Oct
21
comment What is the Quantum Transition Time for Photon Emission?
@CuriousOne To be clear, I was agreeing with you; time dependence is not the explanation. I was just pointing out that the Jaynes-Cummings model is a good place to start along the lines you were suggesting. And indeed that the answer I linked already contains a lot of the necessary elements.
Oct
21
comment What is the Quantum Transition Time for Photon Emission?
@CuriousOne BTW, the purpose of my comment was simply to point out that the Jaynes-Cummings Hamiltonian is easy to understand but also gives extremely good agreement with experiments at optical frequencies, so no need for a contrived model Hamiltonian. I think this answer gives a nice exposition of the relevant details.
Oct
21
comment What is the Quantum Transition Time for Photon Emission?
@CuriousOne The standard description of this process in quantum optics goes via the Jaynes-Cummings model, which is time-independent. Talking about the time-dependent field only makes sense when the light field is in a semi-classical (e.g. coherent) state. In the full quantum treatment the role of the oscillating electric field is replaced (formally speaking) by the oscillatory time dependence $e^{-iEt/\hbar}$ of the photon states. Nevetheless, the Hamiltonian is time-independent; the point is that the interaction mixes the $n$-photon and atomic eigenstates so transitions occur between them.
Oct
17
awarded  Good Answer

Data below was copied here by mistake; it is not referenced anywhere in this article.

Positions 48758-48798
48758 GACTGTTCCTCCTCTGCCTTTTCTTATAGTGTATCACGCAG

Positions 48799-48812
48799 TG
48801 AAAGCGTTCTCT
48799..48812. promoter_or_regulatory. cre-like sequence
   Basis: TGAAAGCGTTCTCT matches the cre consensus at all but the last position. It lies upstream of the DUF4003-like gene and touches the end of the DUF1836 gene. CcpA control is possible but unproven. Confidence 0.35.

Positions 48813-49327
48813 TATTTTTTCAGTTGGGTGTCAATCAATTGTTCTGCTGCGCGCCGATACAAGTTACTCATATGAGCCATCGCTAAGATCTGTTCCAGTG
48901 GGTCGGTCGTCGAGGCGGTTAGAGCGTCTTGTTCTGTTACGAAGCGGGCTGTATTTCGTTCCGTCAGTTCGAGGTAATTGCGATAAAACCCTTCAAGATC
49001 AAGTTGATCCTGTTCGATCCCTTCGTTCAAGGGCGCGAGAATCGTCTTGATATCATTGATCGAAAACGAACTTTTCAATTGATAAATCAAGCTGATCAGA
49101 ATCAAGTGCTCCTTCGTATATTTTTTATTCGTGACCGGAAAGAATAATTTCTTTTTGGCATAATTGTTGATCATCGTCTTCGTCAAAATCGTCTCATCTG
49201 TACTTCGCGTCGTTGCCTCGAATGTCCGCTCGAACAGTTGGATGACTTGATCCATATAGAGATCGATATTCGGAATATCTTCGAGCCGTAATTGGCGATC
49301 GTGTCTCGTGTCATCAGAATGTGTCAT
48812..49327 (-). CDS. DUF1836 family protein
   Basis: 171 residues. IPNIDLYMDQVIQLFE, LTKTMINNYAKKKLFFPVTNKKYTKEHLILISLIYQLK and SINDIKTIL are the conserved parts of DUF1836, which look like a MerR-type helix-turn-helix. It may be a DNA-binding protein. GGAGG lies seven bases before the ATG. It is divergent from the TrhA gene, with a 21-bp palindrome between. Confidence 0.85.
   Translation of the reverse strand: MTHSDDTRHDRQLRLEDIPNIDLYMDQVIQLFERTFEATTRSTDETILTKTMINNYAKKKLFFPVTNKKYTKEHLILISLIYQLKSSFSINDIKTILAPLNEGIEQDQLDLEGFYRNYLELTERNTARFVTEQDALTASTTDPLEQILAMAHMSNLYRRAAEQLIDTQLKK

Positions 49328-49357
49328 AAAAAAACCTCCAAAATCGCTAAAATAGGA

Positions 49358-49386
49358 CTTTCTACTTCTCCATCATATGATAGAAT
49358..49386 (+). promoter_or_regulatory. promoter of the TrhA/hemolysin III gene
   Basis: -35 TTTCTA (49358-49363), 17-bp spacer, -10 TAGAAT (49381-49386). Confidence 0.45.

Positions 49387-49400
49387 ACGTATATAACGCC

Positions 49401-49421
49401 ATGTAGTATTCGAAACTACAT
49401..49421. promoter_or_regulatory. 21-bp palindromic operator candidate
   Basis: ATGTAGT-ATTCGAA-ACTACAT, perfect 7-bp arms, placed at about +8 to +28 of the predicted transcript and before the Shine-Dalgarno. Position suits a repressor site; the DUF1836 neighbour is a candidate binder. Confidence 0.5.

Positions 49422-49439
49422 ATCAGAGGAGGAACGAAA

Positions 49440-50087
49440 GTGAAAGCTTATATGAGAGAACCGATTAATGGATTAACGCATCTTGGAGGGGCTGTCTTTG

Oct
17
comment Entanglement Hamiltonian for two 1/2 spin system
@Antonio_phy Setting $k_B T=1$ just means that you use units of energy equal to $k_B T$, it doesn't necessarily mean that the temperature cannot change. However, if you like you can think of $T$ being constant (but finite, importantly), and imagine varying the external magnetic field instead of the temperature. The results are the same, because the only thing that matters is the dimensionless ratio $\mu/k_BT$.
Oct
17
revised Entanglement Hamiltonian for two 1/2 spin system
added 22 characters in body
Oct
17
revised Entanglement Hamiltonian for two 1/2 spin system
added 400 characters in body
Oct
17
answered Entanglement Hamiltonian for two 1/2 spin system
Oct
16
comment Why does an external laser drive only couples certain levels?
@garyp I think the OP refers to an atomic level scheme similar to the first figure on this page.
Oct
16
comment Why does an external laser drive only couples certain levels?
@KobyYavilberg Often the two ground states will have non-zero spin projections in different directions. You can selectively couple to just one transition by using polarised light, which changes the angular momentum projection by a definite amount according to the direction of polarisation and the selection rules Emilio has described. So even if the ground sub-levels are completely degenerate, and the two lasers are at the same, resonant frequency, each laser can be made to couple to only one transition by choosing different polarisation states.
Oct
16
awarded  Yearling